Most brokers will also be able to arrange a buy-to-let mortgage. But, says Adrian Wright, principal at International Mortgage Plans which caters for UK expatriates looking to buy property in the UK, “most lenders won't offer more than 70% mortgages for buy-to-let because of the perceived difficulty in chasing bad debts abroad if the buyer defaults. They will make exceptions for people employed by multinationals and people who are returning home shortly.”
Some people looking to live overseas may want to keep the origins of their wealth secret. As Cornell says: “They may have money but may find it difficult to prove how they earned it.”
This creates difficulties as lenders require extensive proof of income and confirmation that the buyer pays tax. “If they don't pay tax they don't want to know,” says Mark Ellery of Costa Del Sol-based international brokerage Intervest Belgravia. He says there are ways around this, by going through Gibraltar for example. But he points out that Gibraltar-based lenders will still need to know that the buyer has the ability to pay off the mortgage.
For those who have had credit problems in the past and would find obtaining mortgage finance difficult, some companies can still help in arranging an overseas mortgage. Letsmortgageit.com has a number of lenders offering competitive rates for those who may have had trouble in the past.
“Whether you have had arrears, county court judgements or have been made bankrupt it may still be possible to get mortgage funding at competitive rates. We currently have rates from 5.85% variable,” the online broker says.
Research indicates that expatriates own an average of two houses – usually one in their country of residence and one back home. Roughly 70% of expats surveyed retain property in their country of origin. The buy-to-let route, where property is bought for investment, is being pursued by increasing numbers of expats who want to tap into the property asset class. Crucially, income from rents can often be paid tax-free into an offshore bank account.
Verlander at Hamptons International Mortgages says a specialised expat mortgage broker can sift through lenders to make sure they are only considering those who have tailored expat services. “Lenders like Halifax International have a long record of sorting out mortgages for people based abroad,” he adds. “We have close contacts with the ones that do expat work.”
Wright says most brokers will be able to arrange things such as tax advice and setting up offshore trusts. “Some international brokers won't be able to do it themselves,” he says, “but they should be able to point you in the right direction. We have tax and legal partners who will arrange these things along with the purchase of the house.”
Private offshore lenders also tend to be more experienced at understanding the requirements of expats. “The expat mortgage market is a small one for a UK onshore provider but a significant one for us,” says Michael Craig, senior product manager at Royal Bank of Scotland International. “This means we can put more resources and energy into it. We understand the employment and tax situations of expats and we accept payment in foreign currencies.”
The range of expatriate mortgages available appears diverse. Many of the offshore varieties are packaged with an impressive range of bells and whistles, but are in fact almost identical in rate terms to their onshore equivalents. There are several new or relaunched mortgage products on the market. RBSI introduced its basic rate tracker mortgage in October last year. The mortgage is always fixed at 1% above the Bank's base rate for loans under £250,000 and 0.5% above for higher loans. This gives a current rate of 5% and 4.5% respectively. The product is targeted at expats or foreign nationals who want to purchase property in the UK for occupation by themselves or their family. But the big advantage is that the property can be let out while they are overseas. The maximum loan to an expat is 80-85% of the property's value.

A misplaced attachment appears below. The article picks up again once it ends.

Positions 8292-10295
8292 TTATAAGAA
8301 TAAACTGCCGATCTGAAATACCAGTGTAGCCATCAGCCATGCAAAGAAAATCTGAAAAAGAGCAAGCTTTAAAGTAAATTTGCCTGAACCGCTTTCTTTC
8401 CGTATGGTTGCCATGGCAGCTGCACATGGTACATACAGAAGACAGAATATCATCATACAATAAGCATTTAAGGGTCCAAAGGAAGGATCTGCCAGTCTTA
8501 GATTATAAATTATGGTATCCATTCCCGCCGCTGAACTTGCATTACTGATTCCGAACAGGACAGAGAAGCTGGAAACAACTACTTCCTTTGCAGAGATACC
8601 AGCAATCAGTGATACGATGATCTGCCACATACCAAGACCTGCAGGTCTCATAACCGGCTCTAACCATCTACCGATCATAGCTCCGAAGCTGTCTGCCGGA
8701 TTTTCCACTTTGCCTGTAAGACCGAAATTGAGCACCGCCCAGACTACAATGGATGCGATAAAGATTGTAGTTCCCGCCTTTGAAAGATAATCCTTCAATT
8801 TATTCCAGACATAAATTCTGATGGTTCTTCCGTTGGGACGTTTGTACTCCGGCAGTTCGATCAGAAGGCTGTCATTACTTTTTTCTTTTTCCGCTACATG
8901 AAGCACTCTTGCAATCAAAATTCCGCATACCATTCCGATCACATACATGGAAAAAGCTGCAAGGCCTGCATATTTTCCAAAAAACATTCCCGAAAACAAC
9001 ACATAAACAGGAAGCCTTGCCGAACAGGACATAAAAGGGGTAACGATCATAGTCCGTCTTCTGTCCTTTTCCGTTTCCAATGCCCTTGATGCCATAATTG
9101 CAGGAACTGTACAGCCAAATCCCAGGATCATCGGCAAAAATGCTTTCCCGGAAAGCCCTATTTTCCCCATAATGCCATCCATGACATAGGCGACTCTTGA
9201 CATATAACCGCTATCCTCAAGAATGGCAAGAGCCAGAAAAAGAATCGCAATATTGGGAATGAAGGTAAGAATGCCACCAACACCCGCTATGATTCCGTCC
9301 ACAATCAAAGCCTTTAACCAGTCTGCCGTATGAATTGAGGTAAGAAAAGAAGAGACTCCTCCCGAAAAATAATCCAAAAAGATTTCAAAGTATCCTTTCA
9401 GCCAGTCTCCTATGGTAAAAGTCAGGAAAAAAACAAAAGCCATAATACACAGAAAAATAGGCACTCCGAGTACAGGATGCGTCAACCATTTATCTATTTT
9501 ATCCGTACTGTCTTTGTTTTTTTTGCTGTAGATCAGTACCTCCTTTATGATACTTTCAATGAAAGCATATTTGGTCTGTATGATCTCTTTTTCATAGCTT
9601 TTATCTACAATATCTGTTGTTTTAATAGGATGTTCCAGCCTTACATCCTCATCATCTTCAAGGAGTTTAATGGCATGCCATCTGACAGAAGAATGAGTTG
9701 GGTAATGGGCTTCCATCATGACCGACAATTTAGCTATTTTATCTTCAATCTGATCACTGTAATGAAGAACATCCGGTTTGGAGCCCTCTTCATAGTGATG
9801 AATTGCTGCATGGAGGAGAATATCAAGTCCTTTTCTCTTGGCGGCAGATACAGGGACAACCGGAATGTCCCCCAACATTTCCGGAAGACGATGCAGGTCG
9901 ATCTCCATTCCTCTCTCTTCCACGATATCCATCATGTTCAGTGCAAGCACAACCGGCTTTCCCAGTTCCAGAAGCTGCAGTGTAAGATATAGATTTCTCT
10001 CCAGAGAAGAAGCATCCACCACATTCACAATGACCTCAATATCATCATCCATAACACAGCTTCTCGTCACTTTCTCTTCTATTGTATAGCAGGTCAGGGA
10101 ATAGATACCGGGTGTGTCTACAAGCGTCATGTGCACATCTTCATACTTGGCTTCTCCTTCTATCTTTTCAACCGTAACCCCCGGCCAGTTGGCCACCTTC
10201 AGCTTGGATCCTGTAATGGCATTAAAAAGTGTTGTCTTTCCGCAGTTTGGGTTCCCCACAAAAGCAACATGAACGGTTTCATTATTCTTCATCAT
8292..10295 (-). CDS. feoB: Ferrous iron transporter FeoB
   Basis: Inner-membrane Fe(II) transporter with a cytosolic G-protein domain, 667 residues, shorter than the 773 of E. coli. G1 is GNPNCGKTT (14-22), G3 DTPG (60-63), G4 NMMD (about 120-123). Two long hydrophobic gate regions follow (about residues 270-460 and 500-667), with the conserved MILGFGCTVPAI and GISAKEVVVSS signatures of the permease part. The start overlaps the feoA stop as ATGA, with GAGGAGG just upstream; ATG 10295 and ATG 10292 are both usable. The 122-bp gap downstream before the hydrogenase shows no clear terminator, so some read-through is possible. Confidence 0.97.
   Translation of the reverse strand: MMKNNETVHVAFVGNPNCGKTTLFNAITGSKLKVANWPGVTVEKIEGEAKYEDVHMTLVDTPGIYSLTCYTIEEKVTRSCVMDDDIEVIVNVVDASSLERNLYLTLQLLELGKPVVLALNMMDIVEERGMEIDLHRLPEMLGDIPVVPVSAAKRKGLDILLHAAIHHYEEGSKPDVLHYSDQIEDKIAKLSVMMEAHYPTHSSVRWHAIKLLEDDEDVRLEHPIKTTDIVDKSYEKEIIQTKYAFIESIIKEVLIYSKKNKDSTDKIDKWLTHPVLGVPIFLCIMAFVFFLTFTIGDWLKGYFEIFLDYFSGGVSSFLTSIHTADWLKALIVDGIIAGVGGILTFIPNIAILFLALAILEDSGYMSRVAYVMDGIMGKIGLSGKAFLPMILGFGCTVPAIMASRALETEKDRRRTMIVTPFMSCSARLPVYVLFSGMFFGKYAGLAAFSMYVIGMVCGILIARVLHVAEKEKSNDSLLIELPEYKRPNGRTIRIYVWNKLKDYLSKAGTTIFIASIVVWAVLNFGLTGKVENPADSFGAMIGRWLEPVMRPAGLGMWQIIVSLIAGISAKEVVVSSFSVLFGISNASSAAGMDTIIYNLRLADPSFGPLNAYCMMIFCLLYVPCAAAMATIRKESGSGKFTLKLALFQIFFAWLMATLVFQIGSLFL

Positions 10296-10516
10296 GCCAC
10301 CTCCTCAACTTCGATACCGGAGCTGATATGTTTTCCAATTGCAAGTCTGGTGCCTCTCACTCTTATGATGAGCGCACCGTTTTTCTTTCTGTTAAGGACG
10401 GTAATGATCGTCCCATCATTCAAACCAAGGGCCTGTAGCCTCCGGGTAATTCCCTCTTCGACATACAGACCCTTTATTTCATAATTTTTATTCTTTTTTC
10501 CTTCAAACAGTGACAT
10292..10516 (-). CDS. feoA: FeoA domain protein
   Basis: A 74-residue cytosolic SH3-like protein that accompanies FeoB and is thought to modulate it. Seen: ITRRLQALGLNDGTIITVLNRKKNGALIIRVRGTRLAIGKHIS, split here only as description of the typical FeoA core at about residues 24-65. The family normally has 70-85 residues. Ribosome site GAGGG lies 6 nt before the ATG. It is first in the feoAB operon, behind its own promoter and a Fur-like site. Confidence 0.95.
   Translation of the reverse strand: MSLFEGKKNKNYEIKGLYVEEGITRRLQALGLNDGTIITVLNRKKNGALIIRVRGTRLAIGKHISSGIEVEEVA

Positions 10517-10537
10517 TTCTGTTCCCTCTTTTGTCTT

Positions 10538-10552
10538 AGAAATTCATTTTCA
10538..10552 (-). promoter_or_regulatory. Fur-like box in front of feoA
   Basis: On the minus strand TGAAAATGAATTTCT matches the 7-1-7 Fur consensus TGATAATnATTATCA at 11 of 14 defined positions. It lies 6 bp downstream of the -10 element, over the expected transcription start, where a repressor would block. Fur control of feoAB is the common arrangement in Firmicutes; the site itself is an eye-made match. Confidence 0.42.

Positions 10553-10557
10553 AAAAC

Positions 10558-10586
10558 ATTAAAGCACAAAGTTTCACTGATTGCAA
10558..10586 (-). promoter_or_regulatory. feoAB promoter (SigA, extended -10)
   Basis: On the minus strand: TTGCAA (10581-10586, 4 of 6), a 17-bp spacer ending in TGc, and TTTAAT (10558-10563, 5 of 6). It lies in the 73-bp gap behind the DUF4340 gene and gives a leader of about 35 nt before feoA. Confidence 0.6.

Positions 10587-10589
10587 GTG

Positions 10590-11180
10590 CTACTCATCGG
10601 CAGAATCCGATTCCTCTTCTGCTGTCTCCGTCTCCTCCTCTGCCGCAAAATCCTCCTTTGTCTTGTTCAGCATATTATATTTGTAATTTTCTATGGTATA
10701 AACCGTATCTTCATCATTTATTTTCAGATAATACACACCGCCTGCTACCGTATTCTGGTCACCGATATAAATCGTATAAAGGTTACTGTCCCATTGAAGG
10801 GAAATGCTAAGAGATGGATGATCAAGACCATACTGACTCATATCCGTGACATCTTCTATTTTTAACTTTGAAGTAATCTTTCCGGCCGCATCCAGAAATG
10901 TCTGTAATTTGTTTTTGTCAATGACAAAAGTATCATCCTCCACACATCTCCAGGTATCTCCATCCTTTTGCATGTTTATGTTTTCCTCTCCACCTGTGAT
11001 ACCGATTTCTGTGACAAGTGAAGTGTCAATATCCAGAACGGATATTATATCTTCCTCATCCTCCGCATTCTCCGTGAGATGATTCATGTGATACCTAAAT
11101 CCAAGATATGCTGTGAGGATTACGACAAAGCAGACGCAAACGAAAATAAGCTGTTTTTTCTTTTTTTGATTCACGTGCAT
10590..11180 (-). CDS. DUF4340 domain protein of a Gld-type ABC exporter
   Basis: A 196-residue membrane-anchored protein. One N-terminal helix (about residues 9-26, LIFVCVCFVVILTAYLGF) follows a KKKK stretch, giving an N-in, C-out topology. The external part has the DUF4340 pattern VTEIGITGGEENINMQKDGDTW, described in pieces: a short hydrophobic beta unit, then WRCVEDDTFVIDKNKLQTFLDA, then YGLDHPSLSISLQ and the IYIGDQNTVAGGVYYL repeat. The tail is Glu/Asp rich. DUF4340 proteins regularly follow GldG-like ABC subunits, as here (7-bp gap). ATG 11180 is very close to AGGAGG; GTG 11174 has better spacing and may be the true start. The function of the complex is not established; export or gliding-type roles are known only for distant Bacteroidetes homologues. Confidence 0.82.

“The base rate tracker would suit someone working abroad who wants to take advantage of all the offshore banking benefits such as interest paid gross, multi-currency accounts and relationship management, while ensuring they are getting a competitive mortgage rate,” says Craig. “It is also proving popular with Middle Eastern customers who are keen to invest in the UK.” The product is available in Jersey, Guernsey and the Isle of Man.
For clients looking for a pure in-vestment opportunity in central London, Investec Bank relaunched its Resfin product in September 2001. The bank will assist the buyer in finding a property, refurbishing it if necessary and finding a tenant.
Mort Mirghavameddin, managing director of Investec Bank (Guernsey), puts the financing structure simply: “Say the client wants to buy a property in central London for £400,000. He deposits £100,000 with us and we lend him £300,000. The mortgage payments are serviced by rental income. We hope the property will rise as predicted by 5% next year and the client will have made £20,000. For a deposit of £100,000 he has made a 20% return.” Interest rates are linked to the UK base rate.
Another mortgage relaunch came from Standard Chartered Bank in May 2001. For those looking to buy property in the UK, there are two services on offer. Through the London branch you can buy property up to £350,000, while Jersey caters for higher priced properties mostly for clients in the Middle East or Hong Kong. Loans are made to 70%. For higher value properties, Standard Chartered makes the most of offshore trusts and company structures.